Malaysian budget carrier AirAsia Wednesday received regulatory approvals from the Foreign Investment Promotion Board (FIPB) for starting a new airline venture in the Indian civil aviation sector with partners like the Tata Group and Arun Bhatia promoted Telestra Tradeplace.
"The good always win. People and companies with good intentions to create jobs and make life of the average man better will always win," an elated Tony Fernandes, Air Asia's Indian origin founder and chief executive, tweeted.
"Thank you all. AirAsia - Tata India airline proposal gets government nod."
In its proposal sent to the FIPB last month, the company had said that it intends to hold 49 percent stake in the venture, which will include industrial conglomerate Tata Group and Telestra Tradeplace.
The Malaysian budget carrier intends to invest anywhere between $30 million to $60 million in the airline venture.
When contacted a senior finance ministry official said, "The proposal has been accpeted under merit and policy."
However, the civil aviation ministry had earlier sort a clarification from FIPB on the new foreign direct investment policy in the domestic airline sector.
The ministry wanted to know whether the new rules were exclusively for existing domestic airlines or even for new start-ups.
Tata Sons will hold 30 percent in the airline and will also have two board members, while Telestra Tradeplace, which will hold a 21 percent stake, will be represented by Bhatia.
The sixth board member will be an Indian national and appointed as a non-executive chairman of the board. Fernandes on Tuesday further twitted that he has chosen an Indian to lead the airline, as per law.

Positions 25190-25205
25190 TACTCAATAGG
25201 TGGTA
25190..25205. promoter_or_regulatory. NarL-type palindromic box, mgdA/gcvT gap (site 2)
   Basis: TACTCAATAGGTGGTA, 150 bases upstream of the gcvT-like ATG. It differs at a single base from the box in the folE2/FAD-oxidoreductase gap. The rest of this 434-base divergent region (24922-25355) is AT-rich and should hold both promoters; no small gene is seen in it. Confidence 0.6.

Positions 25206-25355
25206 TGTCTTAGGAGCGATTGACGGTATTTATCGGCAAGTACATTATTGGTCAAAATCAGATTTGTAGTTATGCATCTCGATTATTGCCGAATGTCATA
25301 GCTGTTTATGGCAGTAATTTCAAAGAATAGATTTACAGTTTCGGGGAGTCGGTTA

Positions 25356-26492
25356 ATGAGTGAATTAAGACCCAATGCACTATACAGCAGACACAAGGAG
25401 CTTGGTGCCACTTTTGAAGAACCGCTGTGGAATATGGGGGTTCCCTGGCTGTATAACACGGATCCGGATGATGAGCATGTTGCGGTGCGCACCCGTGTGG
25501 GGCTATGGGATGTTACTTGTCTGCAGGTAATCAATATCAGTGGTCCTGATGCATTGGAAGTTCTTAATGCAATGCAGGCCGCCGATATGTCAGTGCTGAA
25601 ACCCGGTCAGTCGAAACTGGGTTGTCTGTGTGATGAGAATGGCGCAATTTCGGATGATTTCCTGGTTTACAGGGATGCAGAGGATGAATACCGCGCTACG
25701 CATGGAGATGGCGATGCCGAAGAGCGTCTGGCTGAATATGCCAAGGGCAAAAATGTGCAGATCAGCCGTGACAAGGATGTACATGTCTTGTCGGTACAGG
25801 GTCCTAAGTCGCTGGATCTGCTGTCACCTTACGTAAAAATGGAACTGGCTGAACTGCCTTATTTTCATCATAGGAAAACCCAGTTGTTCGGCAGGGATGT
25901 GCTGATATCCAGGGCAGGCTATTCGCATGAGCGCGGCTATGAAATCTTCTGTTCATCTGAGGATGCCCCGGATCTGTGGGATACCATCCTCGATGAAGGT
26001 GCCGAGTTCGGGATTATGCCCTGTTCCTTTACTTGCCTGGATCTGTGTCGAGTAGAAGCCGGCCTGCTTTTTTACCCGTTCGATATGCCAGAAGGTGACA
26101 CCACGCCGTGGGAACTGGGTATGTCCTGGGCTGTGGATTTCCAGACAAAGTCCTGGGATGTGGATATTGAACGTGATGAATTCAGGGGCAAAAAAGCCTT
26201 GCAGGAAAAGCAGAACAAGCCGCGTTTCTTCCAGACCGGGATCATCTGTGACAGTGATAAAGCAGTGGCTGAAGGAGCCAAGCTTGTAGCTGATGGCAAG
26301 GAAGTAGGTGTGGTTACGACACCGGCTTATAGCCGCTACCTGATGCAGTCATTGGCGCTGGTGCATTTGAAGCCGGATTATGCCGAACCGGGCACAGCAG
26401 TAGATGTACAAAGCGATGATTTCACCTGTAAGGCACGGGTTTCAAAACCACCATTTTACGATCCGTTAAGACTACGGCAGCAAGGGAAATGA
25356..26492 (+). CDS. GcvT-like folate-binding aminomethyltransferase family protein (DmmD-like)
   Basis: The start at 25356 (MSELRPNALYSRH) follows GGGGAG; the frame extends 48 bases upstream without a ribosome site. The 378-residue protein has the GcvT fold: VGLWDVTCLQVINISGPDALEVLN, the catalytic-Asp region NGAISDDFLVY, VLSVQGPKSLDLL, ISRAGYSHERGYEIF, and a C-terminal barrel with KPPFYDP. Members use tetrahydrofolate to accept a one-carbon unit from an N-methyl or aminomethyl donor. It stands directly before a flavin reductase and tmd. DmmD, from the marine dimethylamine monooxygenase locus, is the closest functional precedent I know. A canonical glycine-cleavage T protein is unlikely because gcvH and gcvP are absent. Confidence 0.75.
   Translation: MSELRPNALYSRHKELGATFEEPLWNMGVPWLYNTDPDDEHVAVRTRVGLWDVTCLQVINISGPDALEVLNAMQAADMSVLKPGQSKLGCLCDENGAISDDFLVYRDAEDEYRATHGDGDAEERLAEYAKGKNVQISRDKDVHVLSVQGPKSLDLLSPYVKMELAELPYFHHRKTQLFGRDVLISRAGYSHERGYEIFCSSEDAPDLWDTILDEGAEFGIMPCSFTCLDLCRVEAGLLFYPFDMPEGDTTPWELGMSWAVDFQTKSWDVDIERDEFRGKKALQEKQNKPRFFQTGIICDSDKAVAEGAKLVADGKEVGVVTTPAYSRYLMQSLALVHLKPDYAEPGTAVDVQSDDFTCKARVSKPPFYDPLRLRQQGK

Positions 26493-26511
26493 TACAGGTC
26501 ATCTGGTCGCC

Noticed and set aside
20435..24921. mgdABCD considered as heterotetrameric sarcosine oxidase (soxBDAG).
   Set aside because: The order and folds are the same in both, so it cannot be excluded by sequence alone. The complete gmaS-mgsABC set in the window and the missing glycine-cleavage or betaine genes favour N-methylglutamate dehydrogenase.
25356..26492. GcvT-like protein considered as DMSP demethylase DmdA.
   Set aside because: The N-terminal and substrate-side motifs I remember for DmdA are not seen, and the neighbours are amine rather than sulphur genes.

"I have selected our CEO (chief executive) for Airasia India. Very smart boy from the south, madras. An amazing CV (curriculum vitae). Will impress all," Fernandes said in a tweet.
According to the low-cost carrier (LCC), the JV plans to operate from Chennai and will focus on providing connectivity to smaller cities. It plans to start operations by the end of 2013.
AirAsia said it is confident to replicate its successful business model in India which it delivers in Malaysia, Thailand, Indonesia and other JVs.
The Tata Group has so far not said anything on the development. Incidentally, India's first carrier was Tata Airlines, which took flight in 1932. In 1953, it was nationalised and renamed Air India.
The Tatas had earlier tried to start an airline with Singapore International Airlines in the mid-1990s, but could not succeed.
The other partner, Arun Bhatia, runs an aviation parts manufacturing firm, Hindustan Aerosystems, from New Delhi.
AirAsia has a fleet of 118 aircraft and has ordered 350 planes to service its network. Currently, AirAsia through its operations based in Thailand and Malaysia operates in Chennai, Bangalore, Tiruchirappalli, Kochi and Kolkata.
Last year, the government allowed foreign airlines to invest up to 49 percent in private domestic carriers.
The foreign carriers were so far not allowed to directly invest in Indian carriers for security reasons although 49 percent FDI by non-airline players was allowed.